Tell us a little bit about your background (education, previous jobs etc.)
Before joining Virti, I worked for about seven years in both the video games and VR space in Bristol. A few highlights of my career history include working on Adventure Time: I See Ooo, a BAFTA nominated VR game, a non-VR anti Brexit game called Not Tonight, which was very successful commercially. I have also worked on projects used by companies such as IBM and Just Eat.
When did you first become interested in virtual and augmented reality technology?
I was first exposed to VR in 2013, as a friend of mine had the original Oculus developer kit (DK1) which we used to develop a game based on a combination of Nena’s 99 Red Balloons and Dire Straights’ Money For Nothing (https://youtu.be/ypykH8YBV0w?t=2302).
But once the novelty of the new technology wore off, my interest in VR wore thin as the hardware wasn’t really capable of delivering the experiences the industry was selling. My interest returned after more recent hardware improvements in the domain of XR. The use case for XR tech in training and education is growing stronger, which makes working in this sector more appealing to me.
When (and why) did you join the Virti team?
I was one of the very first people to join the Virti team, initially on an informal basis, right before a small group of us went to Boost VC in Silicon Valley. Who would turn down a free trip to San Francisco?!
During our time together in the US, I began to see what a great opportunity working for Virti would be. I really enjoy being a core member of small teams, so I decided to join as a permanent team member. It’s been very interesting to help influence a company from such an early stage.
Can you describe your role at Virti?
I’m mainly focused on the student-facing technology, and on developing and managing the related products. This includes the mobile app and the XR products we offer. I sometimes step in as CTO if Nils (our actual CTO) is away on holiday!
What skills did you bring to the team, and what skills have you developed since joining?
I have an extensive knowledge of games engines and XR development, and probably the most extensive history of developing for VR within the tech team. I’m also very familiar with working on products, either by myself or in small teams.
My knowledge of wider technology has improved since I’ve been at Virti. This is probably the first organisation I’ve worked for where we have multi-tech teams working on very different areas of our technology - being able to develop and use some of that knowledge is very interesting.
I’ve also had opportunities to develop my skills by being Virti’s representative on the RLab programme in New York last year. Gaining more knowledge about the important pillars of running a tech business, as well as opportunities to pitch and present what we do, was hugely beneficial for my all-round development.
What excites you about being part of Virti?
The team of people we have here feels special, and we’re all working towards the same goals. I think working ‘for good’ is also a key driver for me. The feeling that the product I work on could directly or indirectly save lives adds a real sense that I’m making a lasting impact. I also like the unique technical challenges of working in such an innovative company.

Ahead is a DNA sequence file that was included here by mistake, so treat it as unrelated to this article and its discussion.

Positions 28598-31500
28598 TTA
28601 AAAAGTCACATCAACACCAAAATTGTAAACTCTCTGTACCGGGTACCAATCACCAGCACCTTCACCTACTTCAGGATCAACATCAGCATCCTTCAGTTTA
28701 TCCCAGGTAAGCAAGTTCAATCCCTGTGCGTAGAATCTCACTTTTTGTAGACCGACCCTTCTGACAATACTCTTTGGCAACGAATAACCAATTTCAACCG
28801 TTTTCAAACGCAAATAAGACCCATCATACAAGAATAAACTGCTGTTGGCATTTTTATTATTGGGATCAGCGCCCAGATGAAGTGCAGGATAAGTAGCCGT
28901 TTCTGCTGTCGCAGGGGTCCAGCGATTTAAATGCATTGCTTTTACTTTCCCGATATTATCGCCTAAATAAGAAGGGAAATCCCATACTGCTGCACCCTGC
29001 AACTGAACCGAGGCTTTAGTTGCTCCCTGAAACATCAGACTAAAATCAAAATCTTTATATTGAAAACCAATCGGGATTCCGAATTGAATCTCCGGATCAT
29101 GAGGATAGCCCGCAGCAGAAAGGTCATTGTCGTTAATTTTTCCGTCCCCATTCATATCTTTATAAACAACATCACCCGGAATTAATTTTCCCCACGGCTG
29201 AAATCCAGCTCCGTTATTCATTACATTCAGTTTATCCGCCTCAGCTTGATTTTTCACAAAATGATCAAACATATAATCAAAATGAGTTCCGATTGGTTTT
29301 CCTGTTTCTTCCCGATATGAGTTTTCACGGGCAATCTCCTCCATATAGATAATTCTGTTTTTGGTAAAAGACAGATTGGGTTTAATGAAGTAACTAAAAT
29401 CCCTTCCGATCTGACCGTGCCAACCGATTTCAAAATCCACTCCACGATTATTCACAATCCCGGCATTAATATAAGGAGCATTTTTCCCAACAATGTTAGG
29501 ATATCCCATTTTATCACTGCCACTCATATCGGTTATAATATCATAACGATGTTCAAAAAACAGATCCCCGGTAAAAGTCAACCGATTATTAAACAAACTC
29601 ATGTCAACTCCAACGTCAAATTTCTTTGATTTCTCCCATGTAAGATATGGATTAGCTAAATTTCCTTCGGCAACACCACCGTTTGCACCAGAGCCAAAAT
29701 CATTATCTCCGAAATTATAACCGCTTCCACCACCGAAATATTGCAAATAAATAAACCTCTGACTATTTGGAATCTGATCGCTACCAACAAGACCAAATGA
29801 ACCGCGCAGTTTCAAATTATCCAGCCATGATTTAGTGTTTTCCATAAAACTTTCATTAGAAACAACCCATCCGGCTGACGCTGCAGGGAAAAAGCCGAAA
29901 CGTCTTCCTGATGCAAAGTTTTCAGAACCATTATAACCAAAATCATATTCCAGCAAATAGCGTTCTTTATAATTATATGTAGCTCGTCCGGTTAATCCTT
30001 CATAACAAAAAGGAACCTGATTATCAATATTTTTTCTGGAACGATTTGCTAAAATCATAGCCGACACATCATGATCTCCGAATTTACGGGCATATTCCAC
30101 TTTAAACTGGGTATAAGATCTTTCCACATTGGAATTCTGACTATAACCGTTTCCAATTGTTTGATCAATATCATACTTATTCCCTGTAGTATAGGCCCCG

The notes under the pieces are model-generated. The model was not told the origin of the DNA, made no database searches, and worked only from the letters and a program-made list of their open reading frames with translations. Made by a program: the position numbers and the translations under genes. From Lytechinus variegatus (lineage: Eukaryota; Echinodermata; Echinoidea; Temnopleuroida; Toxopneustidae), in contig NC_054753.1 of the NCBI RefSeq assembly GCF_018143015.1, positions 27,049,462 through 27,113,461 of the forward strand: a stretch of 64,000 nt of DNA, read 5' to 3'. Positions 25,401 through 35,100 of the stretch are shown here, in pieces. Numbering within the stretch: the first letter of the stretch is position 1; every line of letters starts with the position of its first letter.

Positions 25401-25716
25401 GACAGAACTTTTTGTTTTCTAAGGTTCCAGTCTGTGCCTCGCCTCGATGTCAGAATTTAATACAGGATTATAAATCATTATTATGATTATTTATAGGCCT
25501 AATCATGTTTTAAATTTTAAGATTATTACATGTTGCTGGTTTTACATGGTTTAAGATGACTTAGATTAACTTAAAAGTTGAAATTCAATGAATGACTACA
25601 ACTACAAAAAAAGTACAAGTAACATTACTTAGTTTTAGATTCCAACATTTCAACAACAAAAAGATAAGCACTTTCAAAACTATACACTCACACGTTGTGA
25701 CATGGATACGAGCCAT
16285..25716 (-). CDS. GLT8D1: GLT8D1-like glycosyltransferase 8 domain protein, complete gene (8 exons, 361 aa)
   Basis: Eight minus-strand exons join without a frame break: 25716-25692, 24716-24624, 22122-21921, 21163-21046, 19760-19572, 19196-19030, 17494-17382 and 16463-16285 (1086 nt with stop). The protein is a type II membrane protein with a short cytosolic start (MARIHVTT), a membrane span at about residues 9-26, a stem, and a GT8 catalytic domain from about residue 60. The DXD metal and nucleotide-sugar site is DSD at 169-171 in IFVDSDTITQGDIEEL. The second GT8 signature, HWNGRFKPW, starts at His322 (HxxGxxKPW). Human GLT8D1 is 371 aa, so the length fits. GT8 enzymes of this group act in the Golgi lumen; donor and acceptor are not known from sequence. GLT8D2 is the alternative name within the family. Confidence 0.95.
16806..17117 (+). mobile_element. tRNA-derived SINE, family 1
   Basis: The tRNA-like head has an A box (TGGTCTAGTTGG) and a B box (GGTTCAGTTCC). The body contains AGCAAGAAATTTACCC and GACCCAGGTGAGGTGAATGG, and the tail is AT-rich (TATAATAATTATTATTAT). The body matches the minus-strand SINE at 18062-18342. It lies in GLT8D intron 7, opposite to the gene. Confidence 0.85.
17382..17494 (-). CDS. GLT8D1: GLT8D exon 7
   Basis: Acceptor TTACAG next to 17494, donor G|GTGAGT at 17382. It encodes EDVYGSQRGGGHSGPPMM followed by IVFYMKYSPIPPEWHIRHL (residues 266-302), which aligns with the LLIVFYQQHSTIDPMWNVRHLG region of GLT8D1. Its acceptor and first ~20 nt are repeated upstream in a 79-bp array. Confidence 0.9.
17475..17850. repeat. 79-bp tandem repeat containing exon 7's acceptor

What’s your proudest achievement (so far) as part of the Virti team?
I’m always proud when our tech works as expected. We quite rarely get support tickets, which goes to show how much work we put in ensuring our product is robust as well as innovative.
It’s always possible to improve, but I’m pleased that our customers have been able to use our new technology without difficulty.
I very much enjoy working on complex technical challenges and fixing problems previously considered unsolvable.
How have you found working from home during lockdown?
Honestly, it’s been fine! I have an extensive history of working alone, as when I was developing Not Tonight I didn’t physically meet my boss until 8 months into the project.
It’s nice to be in the office and with such an excellent team, but I do find it a easier to manage my tasks efficiently when I’m alone.
How do you think that COVID-19 will affect the trajectory of the company?
It’s been pretty interesting to witness recent developments. We’ve seen the demand for virtual learning increase as organisations work out how to avoid in person training, and I expect that to continue whilst COVID-19 is a problem. I expect that demand to sustain beyond the pandemic, as learners will see the benefits of being able to train virtually.
Looking ahead, what do you think the rest of 2020 holds for Virti?
We’re not too far from the end of an excellent year for Virti’s growth. Now we must continue to work hard to support our clients to get the most out of our technology. I’m hoping we’ll be able to on-board more new customers and begin to plan how to expand our personnel before 2021.
How do you unwind on the weekends?
Usually my weekends can be pretty varied, but I will always fit a bit of video gaming. One of my favorites at the moment is “Tetris Effect” in VR.
I sometimes participate in “Maraoke”, a karaoke platform which runs online sessions on Twitch, and I’ll watch pretty much any sport that’s on TV. I also have my own game development projects which, if I’m in the mood, I’ll take a look at!
Thanks for answering our questions Lukas!